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Harris, I don't know your boat either, but one of the ways to complete a successful tack is to get sufficient boatspeed on. If close-hauled, ease sheets and main a bit to get to a reach, a reach usually being the point of sail of maximum boat speed. Then, smoothly make your tack, and don't oversteer. A little past the head to wind point, start bringing the tiller back to center as momentum will carry you to your desired reaching point of sail, approximately 90 degrees opposite where you started. As you haul in the jib, feather the tiller back a bit until you are close-hauled (if that's what you want).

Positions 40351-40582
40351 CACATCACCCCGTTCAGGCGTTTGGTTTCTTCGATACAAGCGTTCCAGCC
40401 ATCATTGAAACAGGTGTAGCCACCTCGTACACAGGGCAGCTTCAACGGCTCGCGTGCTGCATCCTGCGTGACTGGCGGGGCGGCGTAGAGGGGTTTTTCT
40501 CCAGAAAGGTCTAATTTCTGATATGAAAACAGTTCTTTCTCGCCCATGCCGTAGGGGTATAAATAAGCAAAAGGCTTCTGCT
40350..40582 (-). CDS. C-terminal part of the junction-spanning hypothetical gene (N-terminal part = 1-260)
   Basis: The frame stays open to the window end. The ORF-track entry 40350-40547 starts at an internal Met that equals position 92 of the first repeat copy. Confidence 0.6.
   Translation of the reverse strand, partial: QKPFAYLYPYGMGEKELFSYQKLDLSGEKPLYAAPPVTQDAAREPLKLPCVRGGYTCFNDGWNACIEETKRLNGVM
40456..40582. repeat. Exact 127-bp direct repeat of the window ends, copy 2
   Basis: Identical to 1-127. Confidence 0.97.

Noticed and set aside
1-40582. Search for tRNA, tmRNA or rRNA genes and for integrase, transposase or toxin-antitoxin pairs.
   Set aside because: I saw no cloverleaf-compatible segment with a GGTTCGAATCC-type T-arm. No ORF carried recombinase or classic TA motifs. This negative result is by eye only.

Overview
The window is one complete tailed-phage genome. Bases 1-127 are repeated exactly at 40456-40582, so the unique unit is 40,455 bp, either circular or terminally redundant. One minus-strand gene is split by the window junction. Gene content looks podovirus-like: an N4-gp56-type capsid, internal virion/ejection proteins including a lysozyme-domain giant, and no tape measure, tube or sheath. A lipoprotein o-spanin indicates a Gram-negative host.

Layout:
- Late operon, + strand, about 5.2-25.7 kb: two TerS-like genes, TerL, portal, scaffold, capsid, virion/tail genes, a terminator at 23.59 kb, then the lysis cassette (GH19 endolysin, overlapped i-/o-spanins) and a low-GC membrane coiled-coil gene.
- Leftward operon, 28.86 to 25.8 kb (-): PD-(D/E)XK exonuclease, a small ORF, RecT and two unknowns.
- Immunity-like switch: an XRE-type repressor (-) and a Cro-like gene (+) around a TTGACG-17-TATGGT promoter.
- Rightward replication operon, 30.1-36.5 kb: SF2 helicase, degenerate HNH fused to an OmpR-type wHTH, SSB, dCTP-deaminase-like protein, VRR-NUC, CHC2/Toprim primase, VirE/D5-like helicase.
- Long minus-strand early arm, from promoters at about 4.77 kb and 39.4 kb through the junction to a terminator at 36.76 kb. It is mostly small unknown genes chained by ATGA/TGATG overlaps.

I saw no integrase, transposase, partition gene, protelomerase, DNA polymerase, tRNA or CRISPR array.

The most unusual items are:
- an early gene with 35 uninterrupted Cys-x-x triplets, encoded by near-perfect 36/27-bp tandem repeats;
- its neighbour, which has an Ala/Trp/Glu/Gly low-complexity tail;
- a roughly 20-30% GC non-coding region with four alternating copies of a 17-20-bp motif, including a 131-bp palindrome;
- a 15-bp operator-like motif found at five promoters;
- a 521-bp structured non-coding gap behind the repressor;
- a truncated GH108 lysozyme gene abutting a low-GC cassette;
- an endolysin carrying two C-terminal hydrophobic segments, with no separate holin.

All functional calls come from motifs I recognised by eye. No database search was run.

Basically, I am saying to go from close-hauled port to close-hauled starboard, ease out to reaching port and tack to reaching starboard, and then steer "up" as you haul in the new jib sheet. It may seem counterintuitive at first, but as a general rule you want to keep boat speed high prior to a tack, because rudder movements will kill speed just like throwing a pail off the stern...you want to minimize drag.
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